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June 29, 2020 - New Jersey State Fire Marshal Urges Safe Use of Sparkling Devices and Novelties in Advance of the July 4th Holiday

FOR IMMEDIATE RELEASE: Monay, June 29, 2020

Fire Marshal Also Warns Residents of an Extreme Fire Hazard known as “Flame Jetting”

Trenton, NJ – The Murphy Administration and New Jersey Division of Fire Safety (NJDFS) Director and State Fire Marshal Richard Mikutsky remind New Jersey residents about the safe use of ground-based sparkling devices and novelties for the upcoming Fourth of July holiday. 

“Governor Murphy and I understand that people will want to celebrate our independence enthusiastically this Fourth of July, but we want residents to understand the dangers of using legal sparkling devices and novelties and how to handle them safely,” said Lt. Governor Sheila Oliver, who serves as Commissioner of the New Jersey Department of Community Affairs (DCA). “As we continue to face the COVID-19 public health emergency, we ask that people use extreme caution with these devices so as not to put additional stresses on our health care workers.” 

“The state legislature acted more than three years ago to loosen restrictions on the purchase and use of sparkling devices and novelties in our state. The current law restricts the use of aerial fireworks. However, ground-based, non-aerial sparkling devices and novelties are permitted but carry an inherent risk to adults and especially small children,” said Fire Marshal Mikutsky. 

You can view and download a visual guide of which devices are legal and which are not on DCA’s website

The State Fire Marshal joins with law enforcement, emergency medical personnel, hospital emergency rooms and state burn centers in advising against the use of sparkling devices and novelties. Previously planned public fireworks shows are permitted to resume in the State as long as they follow the Governor’s orders for social distancing guidelines for outdoor gatherings. Currently, the maximum number of persons permitted for outdoor gathering is 250 and individuals must wear face coverings and maintain at least six feet distance from each other. 

For people who decide to buy and use ground-based sparkling devices and novelties, NJDFS provides the following guidelines: 

Small, Non-Aerial Sparkling Devices and Novelties Safety Guidelines 

  • Only buy from reputable outlets.
  • Don’t buy if the packaging is damaged or appears tampered with.
  • Don’t use or try to fix broken or “dud” devices.
  • Don’t allow children to use. While non-aerial sparkling devices may be legal, they can still burn. Temperatures of one sparkler can reach about 1,200 degrees Fahrenheit and are not intended for children.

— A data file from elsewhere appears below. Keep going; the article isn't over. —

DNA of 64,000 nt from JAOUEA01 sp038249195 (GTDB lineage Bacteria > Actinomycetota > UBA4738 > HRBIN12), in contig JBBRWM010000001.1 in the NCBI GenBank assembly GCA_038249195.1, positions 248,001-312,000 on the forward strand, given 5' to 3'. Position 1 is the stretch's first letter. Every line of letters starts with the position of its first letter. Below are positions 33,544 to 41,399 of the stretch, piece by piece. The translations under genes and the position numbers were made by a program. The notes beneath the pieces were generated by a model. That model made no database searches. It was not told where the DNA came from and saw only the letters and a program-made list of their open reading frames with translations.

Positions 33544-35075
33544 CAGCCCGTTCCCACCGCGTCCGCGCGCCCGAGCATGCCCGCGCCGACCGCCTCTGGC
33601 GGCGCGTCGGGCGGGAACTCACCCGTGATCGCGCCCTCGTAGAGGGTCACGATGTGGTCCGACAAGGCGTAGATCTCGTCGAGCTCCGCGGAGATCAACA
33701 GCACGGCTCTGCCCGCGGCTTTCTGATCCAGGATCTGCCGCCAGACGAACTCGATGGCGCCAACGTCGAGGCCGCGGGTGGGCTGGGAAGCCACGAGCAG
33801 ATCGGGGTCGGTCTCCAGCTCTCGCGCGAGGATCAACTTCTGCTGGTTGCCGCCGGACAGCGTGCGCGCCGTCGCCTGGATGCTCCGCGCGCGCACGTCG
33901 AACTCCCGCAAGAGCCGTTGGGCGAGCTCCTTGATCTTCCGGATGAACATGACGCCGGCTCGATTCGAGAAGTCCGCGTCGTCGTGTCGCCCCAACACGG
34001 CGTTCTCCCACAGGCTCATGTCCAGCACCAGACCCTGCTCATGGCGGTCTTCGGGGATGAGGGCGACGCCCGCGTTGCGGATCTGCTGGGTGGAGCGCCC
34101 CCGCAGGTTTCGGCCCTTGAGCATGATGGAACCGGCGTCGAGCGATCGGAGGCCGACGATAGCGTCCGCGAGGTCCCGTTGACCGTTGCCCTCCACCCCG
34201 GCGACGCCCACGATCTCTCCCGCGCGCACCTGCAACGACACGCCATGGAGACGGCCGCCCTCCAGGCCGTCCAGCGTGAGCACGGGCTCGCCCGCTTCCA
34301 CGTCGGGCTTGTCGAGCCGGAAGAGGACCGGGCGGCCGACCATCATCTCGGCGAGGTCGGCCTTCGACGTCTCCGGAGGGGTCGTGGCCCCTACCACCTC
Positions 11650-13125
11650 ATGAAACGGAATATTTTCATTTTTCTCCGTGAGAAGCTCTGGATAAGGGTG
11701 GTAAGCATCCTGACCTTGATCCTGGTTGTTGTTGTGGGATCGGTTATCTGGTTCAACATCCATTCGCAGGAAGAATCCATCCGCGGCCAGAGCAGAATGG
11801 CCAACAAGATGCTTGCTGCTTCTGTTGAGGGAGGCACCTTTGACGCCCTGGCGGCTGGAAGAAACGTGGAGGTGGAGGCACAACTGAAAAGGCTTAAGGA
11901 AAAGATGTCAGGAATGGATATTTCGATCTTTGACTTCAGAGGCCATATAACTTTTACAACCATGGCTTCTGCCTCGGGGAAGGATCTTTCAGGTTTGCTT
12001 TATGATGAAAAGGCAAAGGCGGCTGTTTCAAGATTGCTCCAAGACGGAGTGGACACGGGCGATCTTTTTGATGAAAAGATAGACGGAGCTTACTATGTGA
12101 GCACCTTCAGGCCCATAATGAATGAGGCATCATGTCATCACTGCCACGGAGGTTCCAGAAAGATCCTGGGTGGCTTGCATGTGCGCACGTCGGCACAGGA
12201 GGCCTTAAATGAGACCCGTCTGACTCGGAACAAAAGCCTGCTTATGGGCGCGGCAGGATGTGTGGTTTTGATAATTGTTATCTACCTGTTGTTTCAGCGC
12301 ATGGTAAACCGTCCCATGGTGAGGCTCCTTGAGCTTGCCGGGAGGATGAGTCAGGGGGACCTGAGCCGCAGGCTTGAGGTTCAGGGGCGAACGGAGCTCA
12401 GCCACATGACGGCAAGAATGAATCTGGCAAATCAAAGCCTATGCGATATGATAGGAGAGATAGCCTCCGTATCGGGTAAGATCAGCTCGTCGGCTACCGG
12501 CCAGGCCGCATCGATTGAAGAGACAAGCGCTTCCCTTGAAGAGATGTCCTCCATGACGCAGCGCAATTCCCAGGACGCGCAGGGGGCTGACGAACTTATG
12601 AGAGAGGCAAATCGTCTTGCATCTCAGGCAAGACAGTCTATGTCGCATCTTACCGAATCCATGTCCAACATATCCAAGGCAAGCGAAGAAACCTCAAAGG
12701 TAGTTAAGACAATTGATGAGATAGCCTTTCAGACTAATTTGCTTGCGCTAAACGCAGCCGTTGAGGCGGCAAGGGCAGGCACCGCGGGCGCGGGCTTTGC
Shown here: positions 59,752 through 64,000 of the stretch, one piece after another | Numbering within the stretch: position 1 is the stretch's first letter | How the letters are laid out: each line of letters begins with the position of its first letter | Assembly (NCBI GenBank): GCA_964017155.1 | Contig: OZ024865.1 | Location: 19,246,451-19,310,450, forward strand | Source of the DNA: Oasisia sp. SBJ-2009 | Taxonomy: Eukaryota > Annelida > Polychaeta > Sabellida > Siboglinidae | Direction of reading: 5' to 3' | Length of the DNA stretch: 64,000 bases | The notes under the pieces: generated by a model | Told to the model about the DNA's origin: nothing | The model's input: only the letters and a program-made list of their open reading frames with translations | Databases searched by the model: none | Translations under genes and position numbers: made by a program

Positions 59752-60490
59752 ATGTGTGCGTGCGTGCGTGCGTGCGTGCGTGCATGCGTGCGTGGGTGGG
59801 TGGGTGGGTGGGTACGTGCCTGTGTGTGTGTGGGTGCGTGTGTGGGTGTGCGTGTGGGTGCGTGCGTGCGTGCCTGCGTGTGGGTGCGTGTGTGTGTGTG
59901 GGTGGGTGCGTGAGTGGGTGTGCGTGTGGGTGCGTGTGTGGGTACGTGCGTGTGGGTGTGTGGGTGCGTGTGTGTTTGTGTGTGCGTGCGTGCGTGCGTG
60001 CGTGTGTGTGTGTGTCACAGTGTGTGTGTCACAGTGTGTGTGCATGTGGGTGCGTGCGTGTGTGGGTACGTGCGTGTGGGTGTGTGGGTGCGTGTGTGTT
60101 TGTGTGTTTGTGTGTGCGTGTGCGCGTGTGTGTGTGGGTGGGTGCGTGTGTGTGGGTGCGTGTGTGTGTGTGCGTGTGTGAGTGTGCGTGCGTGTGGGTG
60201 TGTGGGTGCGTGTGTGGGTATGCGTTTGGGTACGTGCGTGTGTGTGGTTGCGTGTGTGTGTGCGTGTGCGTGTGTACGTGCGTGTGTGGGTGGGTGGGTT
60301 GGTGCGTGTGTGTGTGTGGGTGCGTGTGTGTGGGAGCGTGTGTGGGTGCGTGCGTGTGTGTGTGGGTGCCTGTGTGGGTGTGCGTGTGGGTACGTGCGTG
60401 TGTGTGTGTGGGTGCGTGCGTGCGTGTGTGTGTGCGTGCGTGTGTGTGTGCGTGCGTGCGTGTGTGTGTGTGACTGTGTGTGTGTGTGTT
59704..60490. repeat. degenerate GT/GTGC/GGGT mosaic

• Never use these devices indoors.
  • Always have water handy and follow the manufacturer’s instructions.
  • Wait 20 minutes to properly dispose of these devices.

Small, Non-Aerial Sparkling Devices and Novelties Safe Disposal 

  • Completely soak used devices and “duds” in a bucket of water and let soak overnight.
  • Double-wrap soaked devices in plastic wrap or a plastic bag to help keep them from drying out.
  • Place wrapped bags in regular household garbage.

Flame Jetting Warnings 

NJDFS also wants to inform the public about a relatively unknown, but extremely dangerous phenomena associated with fuel in open and unsecured containers. The risk increases in the presence of open flame cooking and fireworks, commonly associated with the July 4th holiday. 

Experts refer to this phenomena as “flame jetting,” which can occur with stored volatile liquids in necked containers in the vicinity of a flame source, such as a grill or a sparkler. 

Researchers at the Bureau of Alcohol, Tobacco and Firearms (ATF) have documented the phenomena at testing laboratories and are issuing the following warnings:

  • Almost any necked, portable container with a flammable liquid can jet.
  • In addition to gasoline, common household flammable liquids include methanol, ethanol, acetone, and liquor above 150 proof.
  • Flame jetting is typically observed when the container is being tilted and vapors are pouring from the mouth of the container. This allows air to be captured in the top of the container, diluting the rich fuel vapors to flammable limits. 

Flame arrestor caps (as pictured above) are highly effective in preventing flame jetting and typically cost about 50 cents each. In ATF testing, no flame jetting was observed in portable flammable liquid containers equipped with flame arrestors. 

The Division of Fire Safety serves as the central fire service agency in the state. The Division is responsible for the development and enforcement of the State Uniform Fire Code, as well as engaging the public on community risk reduction strategies, assisting in fire department preparedness and conducting firefighter training programs. 

DCA was established in 1967 and today offers a wide range of programs and services, including energy assistance, housing vouchers, affordable housing production, fire and building safety, community planning and development, local government management and finance, and disaster recovery.

For more information about DCA, visit https://nj.gov/dca/ or follow the Department on social media: